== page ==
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Answer: Introduction A nonprofit organization, as defined by law, is an organization that cannot distribute assets or income to, or for the benefit of, its members, officers, or directors. The organization can, of course, compensate its employees, including officers and members, for services rendered and for goods supplied. This definition does not prohibit an organization from earning a profit; it prohibits only the distribution of profits. A non profit organization needs to earn a modest profit, on average, to provide funds for working capital and for possible “rainy days.” Performance evaluation of nonprofit organization For any organization, the most important reasons to measure performance are to improve effectiveness and to acquire information that will allow the organization to drive its agenda forward. If the motivation for doing evaluation remains outside an organization, the evaluation will have limited impact. To do performance assessment effectively, an organization must commit to adopting a culture of measurement, because acceptance must come from senior management, staff, funders, and board members alike. Board self-evaluation Members of the Board of Directors should regularly evaluate the quality of their activities on a regular basis. Activities might include staffing the Board with new members, developing the members into well-trained and resourced members, discussing and debating topics to make wise decisions, and supervising the CEO. Probably the biggest problem with Board self-evaluation is that it does not occur frequently enough. As a result, Board members have no clear impression of how they are performing as members of a governing Board. Poor Board operations, when undetected, can adversely affect the entire organization . Staff and volunteer (individual) performance evaluation Most of us are familiar with employee performance appraisals, which evaluate the quality of an individual’s performance in their position in the organization. Ideally, those appraisals reference the individual’s written job description and performance goals to assess the quality of the individual’s progress toward achieving the desired results described in those documents. Continued problems in individual performance often are the results of poor strategic planning, program planning and staff development. If overall planning is not done effectively, individuals can experience continued frustration, stress and low morale, resulting in their poor overall performance. Experienced leaders have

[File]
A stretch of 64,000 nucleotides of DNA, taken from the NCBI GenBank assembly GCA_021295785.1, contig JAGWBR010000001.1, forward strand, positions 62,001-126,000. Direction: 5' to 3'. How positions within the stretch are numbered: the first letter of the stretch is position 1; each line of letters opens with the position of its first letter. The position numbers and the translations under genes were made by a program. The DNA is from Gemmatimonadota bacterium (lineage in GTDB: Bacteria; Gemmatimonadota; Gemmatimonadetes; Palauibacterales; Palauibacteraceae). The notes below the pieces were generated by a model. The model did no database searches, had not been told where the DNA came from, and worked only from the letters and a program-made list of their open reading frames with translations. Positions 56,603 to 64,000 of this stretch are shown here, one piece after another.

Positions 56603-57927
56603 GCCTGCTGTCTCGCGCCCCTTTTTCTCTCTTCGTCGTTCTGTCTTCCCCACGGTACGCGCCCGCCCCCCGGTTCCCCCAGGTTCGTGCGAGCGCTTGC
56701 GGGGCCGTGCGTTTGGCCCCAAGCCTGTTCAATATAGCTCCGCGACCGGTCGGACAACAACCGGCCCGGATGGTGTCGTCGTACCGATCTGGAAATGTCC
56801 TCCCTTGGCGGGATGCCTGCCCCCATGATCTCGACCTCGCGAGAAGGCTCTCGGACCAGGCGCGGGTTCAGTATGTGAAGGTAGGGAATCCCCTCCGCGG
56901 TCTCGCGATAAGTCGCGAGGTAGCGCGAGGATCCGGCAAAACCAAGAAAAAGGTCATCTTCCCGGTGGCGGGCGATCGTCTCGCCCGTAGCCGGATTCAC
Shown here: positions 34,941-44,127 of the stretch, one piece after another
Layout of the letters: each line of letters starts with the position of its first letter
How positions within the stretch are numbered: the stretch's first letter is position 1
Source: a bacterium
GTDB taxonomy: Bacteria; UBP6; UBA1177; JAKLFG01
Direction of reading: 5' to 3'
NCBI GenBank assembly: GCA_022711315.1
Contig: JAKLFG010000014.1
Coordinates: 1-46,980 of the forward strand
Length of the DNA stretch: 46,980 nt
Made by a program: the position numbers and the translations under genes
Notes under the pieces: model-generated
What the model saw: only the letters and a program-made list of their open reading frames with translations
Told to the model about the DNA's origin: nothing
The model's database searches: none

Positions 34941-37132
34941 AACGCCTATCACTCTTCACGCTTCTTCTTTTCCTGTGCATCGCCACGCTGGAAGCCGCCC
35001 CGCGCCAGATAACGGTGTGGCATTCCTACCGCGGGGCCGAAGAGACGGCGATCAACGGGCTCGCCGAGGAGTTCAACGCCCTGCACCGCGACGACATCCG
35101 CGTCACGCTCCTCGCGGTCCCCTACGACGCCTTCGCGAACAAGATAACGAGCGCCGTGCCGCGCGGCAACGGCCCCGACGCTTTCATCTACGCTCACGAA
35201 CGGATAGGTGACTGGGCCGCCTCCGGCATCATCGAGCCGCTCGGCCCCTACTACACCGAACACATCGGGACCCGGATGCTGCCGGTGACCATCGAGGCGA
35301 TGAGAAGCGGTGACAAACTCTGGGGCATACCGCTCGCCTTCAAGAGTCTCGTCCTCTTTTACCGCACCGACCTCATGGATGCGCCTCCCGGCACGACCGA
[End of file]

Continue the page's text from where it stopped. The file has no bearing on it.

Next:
learned that continued problems in performance are not always the result of a poor work ethic. Program evaluation Program evaluations are typically focused on the quality of the program’s process, goals or outcomes. An ineffective program evaluation process often is the result of poor program planning . It can also be the result of improper training about evaluation – programs should be designed so they can be evaluated... When program evaluations are not performed well, or at all, there is little feedback to the strategic and program planning activities. When strategic and program planning are done poorly, the entire organization is adversely effected. Evaluation of cross-functional processes Cross-functional processes are those that span several systems, such as programs, functions and projects. Common examples of major processes include information technology systems and quality management of services. Because these cross-functional processes span so many areas of the organization, problems in these processes can be the result of any type of ineffective planning, development and operating activities. Organizational evaluation Ongoing evaluation of the entire organization is a major responsibility of all leaders in the organization. Leaders sometimes do not recognize the ongoing activities of management to actually include organizational evaluations – but they do. The activities of organizational evaluation occur every day. However, those evaluations usually are not done systematically. As a result, useful evaluation information is not provided to the strategic and program planning processes. Consequently, both processes can be ineffective because they do not focus on improving the quality of operations in the workplace.